Whatever chaos unfolds between today (Thursday) and tomorrow, Boris Johnson is apparently still planning to confirm his Government’s commitment to a new nuclear power station at Sizewell tomorrow. As we all know, Johnson’s default political tactic is to lie, regardless of which particular issue or crisis he’s having to address. For those who’ve made something of a labour of love tracking Johnsonian mendacity, watch out for this latest nuclear nonsense tomorrow – it’s absolutely guaranteed to be brimful of outright lies, half-truths, omissions and rhetorical boosterism of the kind that has made him (probably!) the least trustworthy politician in the world apart from Vladimir Putin.

On this occasion, that’s simply because this whole ‘nuclear renaissance’ story is one great big scam from start to finish. If I could count the ways, anticipating the lying drivel that will be emerging from the BEIS press release …

[1] ‘With Putin on the march, gas prices still surging, and energy security the key priority, new nuclear is a critical response to those pressures.’

Total tosh.

Even if EDF gets planning permission for Sizewell C, and then succeeds in persuading enough gullible investors to pile in, its own CEO has acknowledged that the earliest a new power station at Sizewell will be generating electricity is 2036. Bear in mind that EDF never builds anything on time or on budget, so let’s say first generation somewhere between 2040 and 2045. As a response to the war in Ukraine and today’s crisis in energy costs, this is about as dishonest and dumb a decision as any Government could possibly make.

Not least because EDF is in terrible financial straits. For reasons it’s hard to fathom, our mainstream media (including the BBC, which has sold out to today’s nuclear hype big-time) have paid little attention to this rather startling fact: half of France’s nuclear reactors are now closed down. Back in January, France’s Autorité de Sûreté Nucléaire (ASN) discovered ‘unexpected corrosion problems’ in critical piping systems in one of EDF’s reactors. As a result, 12 further reactors have had to close for investigation. 18 other reactors are closed for regular maintenance or regulatory safety checks. That’s 31 reactors closed – out of a total of 56.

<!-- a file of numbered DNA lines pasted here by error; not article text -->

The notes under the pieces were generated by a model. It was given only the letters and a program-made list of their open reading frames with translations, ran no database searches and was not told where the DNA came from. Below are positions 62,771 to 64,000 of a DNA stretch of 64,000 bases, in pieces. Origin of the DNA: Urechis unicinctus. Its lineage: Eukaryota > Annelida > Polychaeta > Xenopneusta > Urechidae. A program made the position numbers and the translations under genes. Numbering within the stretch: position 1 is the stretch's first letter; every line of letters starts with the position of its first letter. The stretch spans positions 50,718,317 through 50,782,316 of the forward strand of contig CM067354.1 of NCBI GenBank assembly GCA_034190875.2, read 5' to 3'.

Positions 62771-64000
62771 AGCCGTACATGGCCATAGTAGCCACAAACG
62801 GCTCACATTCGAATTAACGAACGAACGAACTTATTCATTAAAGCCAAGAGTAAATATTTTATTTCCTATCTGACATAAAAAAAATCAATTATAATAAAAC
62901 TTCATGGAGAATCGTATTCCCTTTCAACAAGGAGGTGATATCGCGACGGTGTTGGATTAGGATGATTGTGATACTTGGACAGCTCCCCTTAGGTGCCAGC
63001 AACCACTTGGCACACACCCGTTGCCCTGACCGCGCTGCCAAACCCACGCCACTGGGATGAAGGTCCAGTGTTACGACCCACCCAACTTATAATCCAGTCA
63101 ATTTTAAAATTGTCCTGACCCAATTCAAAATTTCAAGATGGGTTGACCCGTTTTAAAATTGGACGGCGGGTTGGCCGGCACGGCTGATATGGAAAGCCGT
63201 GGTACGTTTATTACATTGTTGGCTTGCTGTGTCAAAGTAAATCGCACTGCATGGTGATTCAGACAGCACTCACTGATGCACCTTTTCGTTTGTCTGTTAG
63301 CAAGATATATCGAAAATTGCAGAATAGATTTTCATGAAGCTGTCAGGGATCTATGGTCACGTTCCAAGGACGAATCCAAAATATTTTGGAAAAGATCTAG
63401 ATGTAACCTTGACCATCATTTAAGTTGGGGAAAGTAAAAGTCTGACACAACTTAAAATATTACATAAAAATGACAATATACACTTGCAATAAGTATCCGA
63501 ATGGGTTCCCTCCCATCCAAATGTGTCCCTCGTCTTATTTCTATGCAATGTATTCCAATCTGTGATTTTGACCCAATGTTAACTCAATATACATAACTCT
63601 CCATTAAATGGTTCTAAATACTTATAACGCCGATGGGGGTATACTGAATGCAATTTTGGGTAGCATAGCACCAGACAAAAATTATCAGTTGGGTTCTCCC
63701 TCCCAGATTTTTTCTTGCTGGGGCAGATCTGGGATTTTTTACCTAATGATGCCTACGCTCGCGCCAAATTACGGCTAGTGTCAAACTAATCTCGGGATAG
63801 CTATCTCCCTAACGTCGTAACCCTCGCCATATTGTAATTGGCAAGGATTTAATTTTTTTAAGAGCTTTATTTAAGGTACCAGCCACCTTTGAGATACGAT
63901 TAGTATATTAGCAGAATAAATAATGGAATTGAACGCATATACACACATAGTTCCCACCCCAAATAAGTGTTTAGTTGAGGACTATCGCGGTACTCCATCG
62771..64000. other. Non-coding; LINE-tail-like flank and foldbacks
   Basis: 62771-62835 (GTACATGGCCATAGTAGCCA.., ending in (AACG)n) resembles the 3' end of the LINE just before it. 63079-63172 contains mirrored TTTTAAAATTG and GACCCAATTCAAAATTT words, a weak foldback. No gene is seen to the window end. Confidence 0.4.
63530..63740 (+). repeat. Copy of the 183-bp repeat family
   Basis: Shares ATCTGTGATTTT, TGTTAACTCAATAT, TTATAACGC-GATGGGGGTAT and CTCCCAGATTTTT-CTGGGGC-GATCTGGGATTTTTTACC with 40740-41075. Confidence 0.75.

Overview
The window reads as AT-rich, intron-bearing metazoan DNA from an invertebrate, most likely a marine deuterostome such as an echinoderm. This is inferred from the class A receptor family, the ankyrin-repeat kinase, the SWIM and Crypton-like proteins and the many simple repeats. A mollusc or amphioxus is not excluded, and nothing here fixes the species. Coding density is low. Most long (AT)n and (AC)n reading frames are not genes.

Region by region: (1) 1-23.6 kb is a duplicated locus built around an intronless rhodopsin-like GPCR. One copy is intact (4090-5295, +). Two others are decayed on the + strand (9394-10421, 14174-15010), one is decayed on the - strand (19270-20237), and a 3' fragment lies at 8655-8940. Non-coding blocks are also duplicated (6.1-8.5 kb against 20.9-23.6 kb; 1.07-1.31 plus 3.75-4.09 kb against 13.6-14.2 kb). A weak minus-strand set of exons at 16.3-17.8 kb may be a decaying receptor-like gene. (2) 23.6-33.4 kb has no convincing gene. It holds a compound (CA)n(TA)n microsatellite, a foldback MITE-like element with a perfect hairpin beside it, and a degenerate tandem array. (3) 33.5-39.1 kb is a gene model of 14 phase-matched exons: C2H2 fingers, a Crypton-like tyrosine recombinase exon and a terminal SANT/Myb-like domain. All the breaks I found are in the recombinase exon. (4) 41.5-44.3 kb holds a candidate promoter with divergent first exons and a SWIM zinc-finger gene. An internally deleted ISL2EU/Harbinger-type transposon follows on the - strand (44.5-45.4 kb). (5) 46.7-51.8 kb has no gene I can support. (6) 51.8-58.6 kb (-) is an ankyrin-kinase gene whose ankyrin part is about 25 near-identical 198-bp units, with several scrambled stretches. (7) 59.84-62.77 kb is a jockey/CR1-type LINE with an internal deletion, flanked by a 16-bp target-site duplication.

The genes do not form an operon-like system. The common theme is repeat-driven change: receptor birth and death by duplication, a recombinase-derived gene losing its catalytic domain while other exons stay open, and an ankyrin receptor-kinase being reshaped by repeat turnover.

This will cost EDF an absolute minimum of €20bn in lost revenue – for a company already €45bn in debt. Good thing EDF is almost wholly owned by the French Government.

[2] ‘A new nuclear power station represents the best possible value for money for consumers – and this Government really cares about affordability.’

Total tosh.

Nuclear power is the most expensive way of generating electricity anywhere in the world. EDF’s new power station at Hinkley Point is now weighing in at £26bn, with its coming online now delayed until 2027. Further delays and further cost hikes are all but guaranteed.

EDF cannot possibly rely on another horror story of this kind on its balance sheet – and the UK Government cannot possibly cope with the same kind of insane financing mechanism as it did with Hinkley Point. So what we’re getting instead is the Government’s new financing scam – the RAB – Regulated Asset Base.